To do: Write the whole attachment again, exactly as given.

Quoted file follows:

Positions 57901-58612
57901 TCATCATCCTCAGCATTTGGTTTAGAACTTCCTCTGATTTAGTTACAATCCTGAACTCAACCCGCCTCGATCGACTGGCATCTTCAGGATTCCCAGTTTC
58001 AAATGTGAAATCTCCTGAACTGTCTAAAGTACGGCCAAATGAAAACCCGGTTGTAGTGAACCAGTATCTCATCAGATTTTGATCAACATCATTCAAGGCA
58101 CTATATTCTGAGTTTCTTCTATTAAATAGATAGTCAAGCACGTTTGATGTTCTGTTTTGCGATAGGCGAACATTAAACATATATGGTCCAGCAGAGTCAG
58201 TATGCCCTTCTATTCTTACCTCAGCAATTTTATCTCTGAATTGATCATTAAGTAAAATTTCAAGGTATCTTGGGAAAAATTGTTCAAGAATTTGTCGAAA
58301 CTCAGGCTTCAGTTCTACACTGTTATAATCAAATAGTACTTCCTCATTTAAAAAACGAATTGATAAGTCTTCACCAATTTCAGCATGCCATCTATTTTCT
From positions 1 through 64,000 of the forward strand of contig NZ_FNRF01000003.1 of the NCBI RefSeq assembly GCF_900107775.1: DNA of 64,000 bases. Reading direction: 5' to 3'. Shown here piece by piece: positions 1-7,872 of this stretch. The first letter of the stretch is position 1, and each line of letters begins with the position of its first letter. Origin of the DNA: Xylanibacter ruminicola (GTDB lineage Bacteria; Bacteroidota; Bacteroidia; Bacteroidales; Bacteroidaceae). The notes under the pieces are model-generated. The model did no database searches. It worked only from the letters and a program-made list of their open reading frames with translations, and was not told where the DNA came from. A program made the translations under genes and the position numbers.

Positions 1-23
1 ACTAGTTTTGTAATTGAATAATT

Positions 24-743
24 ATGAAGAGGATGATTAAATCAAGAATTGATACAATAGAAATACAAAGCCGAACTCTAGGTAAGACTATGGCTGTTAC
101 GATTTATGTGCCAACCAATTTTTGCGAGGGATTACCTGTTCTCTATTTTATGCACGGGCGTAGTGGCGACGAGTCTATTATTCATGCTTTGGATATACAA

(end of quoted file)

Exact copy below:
Positions 57901-58612
57901 TCATCATCCTCAGCATTTGGTTTAGAACTTCCTCTGATTTAGTTACAATCCTGAACTCAACCCGCCTCGATCGACTGGCATCTTCAGGATTCCCAGTTTC
58001 AAATGTGAAATCTCCTGAACTGTCTAAAGTACGGCCAAATGAAAACCCGGTTGTAGTGAACCAGTATCTCATCAGATTTTGATCAACATCATTCAAGGCA
58101 CTATATTCTGAGTTTCTTCTATTAAATAGATAGTCAAGCACGTTTGATGTTCTGTTTTGCGATAGGCGAACATTAAACATATATGGTCCAGCAGAGTCAG
58201 TATGCCCTTCTATTCTTACCTCAGCAATTTTATCTCTGAATTGATCATTAAGTAAAATTTCAAGGTATCTTGGGAAAAATTGTTCAAGAATTTGTCGAAA
58301 CTCAGGCTTCAGTTCTACACTGTTATAATCAAATAGTACTTCCTCATTTAAAAAACGAATTGATAAGTCTTCACCAATTTCAGCATGCCATCTATTTTCT
From positions 1 through 64,000 of the forward strand of contig NZ_FNRF01000003.1 of the NCBI RefSeq assembly GCF_900107775.1: DNA of 64,000 bases. Reading direction: 5' to 3'. Shown here piece by piece: positions 1-7,872 of this stretch. The first letter of the stretch is position 1, and each line of letters begins with the position of its first letter. Origin of the DNA: Xylanibacter ruminicola (GTDB lineage Bacteria; Bacteroidota; Bacteroidia; Bacteroidales; Bacteroidaceae). The notes under the pieces are model-generated. The model did no database searches. It worked only from the letters and a program-made list of their open reading frames with translations, and was not told where the DNA came from. A program made the translations under genes and the position numbers.

Positions 1-23
1 ACTAGTTTTGTAATTGAATAATT

Positions 24-743
24 ATGAAGAGGATGATTAAATCAAGAATTGATACAATAGAAATACAAAGCCGAACTCTAGGTAAGACTATGGCTGTTAC
101 GATTTATGTGCCAACCAATTTTTGCGAGGGATTACCTGTTCTCTATTTTATGCACGGGCGTAGTGGCGACGAGTCTATTATTCATGCTTTGGATATACAA